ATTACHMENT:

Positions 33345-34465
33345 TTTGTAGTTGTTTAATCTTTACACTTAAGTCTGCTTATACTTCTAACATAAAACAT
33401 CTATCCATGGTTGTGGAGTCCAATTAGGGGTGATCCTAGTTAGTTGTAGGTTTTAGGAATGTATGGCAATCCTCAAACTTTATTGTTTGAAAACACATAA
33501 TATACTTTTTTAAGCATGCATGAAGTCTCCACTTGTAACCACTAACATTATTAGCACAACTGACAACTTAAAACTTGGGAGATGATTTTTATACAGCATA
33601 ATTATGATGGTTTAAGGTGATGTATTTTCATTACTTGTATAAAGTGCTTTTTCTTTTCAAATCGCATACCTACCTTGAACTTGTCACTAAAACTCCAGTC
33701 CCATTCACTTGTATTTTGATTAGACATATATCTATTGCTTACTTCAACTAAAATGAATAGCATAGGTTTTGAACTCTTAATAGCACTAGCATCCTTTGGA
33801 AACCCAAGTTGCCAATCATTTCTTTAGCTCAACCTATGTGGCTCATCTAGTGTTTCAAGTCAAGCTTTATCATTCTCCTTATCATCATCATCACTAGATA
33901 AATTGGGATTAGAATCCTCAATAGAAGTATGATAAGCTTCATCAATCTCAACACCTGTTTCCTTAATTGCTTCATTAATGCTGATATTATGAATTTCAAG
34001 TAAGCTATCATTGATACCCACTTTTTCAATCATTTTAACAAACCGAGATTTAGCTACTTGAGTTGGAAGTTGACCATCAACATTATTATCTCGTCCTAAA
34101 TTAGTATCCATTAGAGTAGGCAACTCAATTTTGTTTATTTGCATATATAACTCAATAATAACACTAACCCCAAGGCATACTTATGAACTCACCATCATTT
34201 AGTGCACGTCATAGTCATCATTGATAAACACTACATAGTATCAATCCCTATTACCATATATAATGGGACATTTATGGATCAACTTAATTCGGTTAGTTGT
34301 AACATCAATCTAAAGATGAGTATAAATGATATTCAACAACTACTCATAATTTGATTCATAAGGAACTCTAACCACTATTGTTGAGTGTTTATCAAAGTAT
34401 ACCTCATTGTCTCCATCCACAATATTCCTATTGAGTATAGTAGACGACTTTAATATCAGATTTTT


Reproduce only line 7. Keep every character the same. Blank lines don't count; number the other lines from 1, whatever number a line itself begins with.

33801 AACCCAAGTTGCCAATCATTTCTTTAGCTCAACCTATGTGGCTCATCTAGTGTTTCAAGTCAAGCTTTATCATTCTCCTTATCATCATCATCACTAGATA